In his 1993 article, “Smallpox: Emergence, Global Spread and Eradication, “ Frank Fenner, a noted virologist and the Chairman of the Global Commission for Certification of Smallpox Eradication, explains the history and eventual destruction of the disease through the eyes of a scientist. For Fenner, the end of the disease lie in the creation of the Smallpox Eradication Programme (SEP), coordinated by WHO in Geneva Switzerland. Fenner acknowledges that countries in Asia, Africa and the Americas had been able to achieve country-wide elimination between 1959 and 1966, however, with a suggested eradication time frame of four to five years, WHO felt this pace would not suffice.
Subsequently, WHO created the SEP which focused primarily on those countries where endemic smallpox still existed: the Indian Subcontinent, the Horn of Africa, sub-Saharan Africa, Indonesia and Brazil. Fenner provides further biological and sociopolitical factors that he found played a role: the nature of the disease itself, advancement of strategies (improved vaccine quality and distribution), “earlier countrywide elimination in Europe and North America…no social or religious barriers to the recognition of cases...The costs of quarantine and the compulsory vaccination of intern...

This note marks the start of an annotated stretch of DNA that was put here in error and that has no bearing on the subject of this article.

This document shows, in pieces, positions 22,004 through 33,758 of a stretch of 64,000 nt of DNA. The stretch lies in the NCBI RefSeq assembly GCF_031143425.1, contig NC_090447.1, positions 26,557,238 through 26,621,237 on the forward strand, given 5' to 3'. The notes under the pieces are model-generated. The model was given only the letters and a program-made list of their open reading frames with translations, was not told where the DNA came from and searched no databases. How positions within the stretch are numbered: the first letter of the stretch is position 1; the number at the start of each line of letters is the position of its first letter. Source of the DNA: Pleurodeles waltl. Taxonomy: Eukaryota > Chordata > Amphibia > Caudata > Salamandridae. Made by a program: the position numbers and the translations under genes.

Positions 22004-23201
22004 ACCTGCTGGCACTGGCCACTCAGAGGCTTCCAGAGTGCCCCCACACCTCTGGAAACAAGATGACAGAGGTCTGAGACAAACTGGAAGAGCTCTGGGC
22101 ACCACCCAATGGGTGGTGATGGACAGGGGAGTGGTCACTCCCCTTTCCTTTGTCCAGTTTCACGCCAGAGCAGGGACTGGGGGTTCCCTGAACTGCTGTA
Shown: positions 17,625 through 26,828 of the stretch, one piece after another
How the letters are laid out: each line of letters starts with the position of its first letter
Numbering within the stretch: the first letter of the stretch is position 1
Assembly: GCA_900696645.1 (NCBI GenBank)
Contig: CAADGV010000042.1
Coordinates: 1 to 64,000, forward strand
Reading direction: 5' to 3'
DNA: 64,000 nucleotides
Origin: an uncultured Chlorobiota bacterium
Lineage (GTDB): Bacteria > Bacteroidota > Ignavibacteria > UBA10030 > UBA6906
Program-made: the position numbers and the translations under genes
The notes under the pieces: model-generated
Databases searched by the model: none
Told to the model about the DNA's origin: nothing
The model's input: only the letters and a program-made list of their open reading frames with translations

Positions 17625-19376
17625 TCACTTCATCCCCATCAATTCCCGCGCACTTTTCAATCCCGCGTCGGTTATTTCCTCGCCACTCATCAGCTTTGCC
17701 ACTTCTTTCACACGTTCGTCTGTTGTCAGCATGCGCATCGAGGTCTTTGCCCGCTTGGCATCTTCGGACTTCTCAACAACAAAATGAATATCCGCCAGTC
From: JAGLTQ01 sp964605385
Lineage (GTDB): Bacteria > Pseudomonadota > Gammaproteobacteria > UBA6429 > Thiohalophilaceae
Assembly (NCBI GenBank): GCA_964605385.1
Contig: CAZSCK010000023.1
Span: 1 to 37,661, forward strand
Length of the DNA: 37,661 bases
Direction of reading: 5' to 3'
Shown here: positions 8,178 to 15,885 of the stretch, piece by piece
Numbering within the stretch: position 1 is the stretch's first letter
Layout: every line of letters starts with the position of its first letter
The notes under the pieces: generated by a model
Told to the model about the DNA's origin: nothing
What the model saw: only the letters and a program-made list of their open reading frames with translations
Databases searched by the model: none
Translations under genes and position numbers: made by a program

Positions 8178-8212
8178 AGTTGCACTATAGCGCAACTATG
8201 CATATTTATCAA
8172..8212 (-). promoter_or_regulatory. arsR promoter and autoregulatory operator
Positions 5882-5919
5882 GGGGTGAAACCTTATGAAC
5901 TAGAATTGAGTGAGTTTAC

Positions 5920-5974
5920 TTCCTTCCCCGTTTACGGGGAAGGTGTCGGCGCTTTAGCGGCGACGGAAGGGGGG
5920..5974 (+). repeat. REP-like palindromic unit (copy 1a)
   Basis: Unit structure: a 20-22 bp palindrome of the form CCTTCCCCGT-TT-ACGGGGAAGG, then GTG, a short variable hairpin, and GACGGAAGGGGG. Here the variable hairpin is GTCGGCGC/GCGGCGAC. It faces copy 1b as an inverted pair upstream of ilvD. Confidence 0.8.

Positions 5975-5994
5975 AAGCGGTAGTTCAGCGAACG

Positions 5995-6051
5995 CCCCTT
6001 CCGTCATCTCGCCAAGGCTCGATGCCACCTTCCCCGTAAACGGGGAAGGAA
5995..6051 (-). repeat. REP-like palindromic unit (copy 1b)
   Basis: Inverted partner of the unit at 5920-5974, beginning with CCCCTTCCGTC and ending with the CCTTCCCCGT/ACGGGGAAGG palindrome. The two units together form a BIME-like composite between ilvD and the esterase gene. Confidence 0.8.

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...countries. On the other hand, Hochman states that smallpox in Brazil, although still acknowledged, became a low priority for the government after 1920. It was not until international political alignments within South America and as the United States’ involvment changed in the early 1960 that the country became part of WHO’s Intensified Smallpox Eradication Programme
Frank Fenner, “Smallpox: Emergence, Global Spread, and Eradication,” History and Philosophy of Life Sciences 15, no. 3 (1993), 410.
Sanjoy Bhattacharya, “Struggling to a monumental triumph: re-assessing the final phases of the smallpox eradication program in India, 1960-1980, História, Ciências Saúde – Manguinhos 14, no.4 (2007), 1113
Gilberto Hochman, “Priority, Invisibility and Eradication: The History of Smallpox and the Brazilian Public Health Agenda,” Medical History 53 (2009), 230.
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